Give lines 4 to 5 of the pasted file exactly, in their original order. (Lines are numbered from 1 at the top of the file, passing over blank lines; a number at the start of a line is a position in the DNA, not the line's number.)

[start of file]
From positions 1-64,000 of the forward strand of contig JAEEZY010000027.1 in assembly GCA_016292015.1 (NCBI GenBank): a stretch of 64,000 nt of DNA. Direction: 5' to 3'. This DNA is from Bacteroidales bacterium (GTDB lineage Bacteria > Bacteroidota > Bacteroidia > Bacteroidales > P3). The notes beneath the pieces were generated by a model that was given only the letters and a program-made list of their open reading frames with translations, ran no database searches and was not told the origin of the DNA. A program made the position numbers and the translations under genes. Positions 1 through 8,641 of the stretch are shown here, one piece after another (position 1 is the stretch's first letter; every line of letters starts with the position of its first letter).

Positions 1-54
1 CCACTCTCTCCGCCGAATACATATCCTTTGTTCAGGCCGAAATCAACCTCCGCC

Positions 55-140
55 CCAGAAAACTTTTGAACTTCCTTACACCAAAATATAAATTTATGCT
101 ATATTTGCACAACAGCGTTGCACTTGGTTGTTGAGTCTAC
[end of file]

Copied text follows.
Positions 55-140
55 CCAGAAAACTTTTGAACTTCCTTACACCAAAATATAAATTTATGCT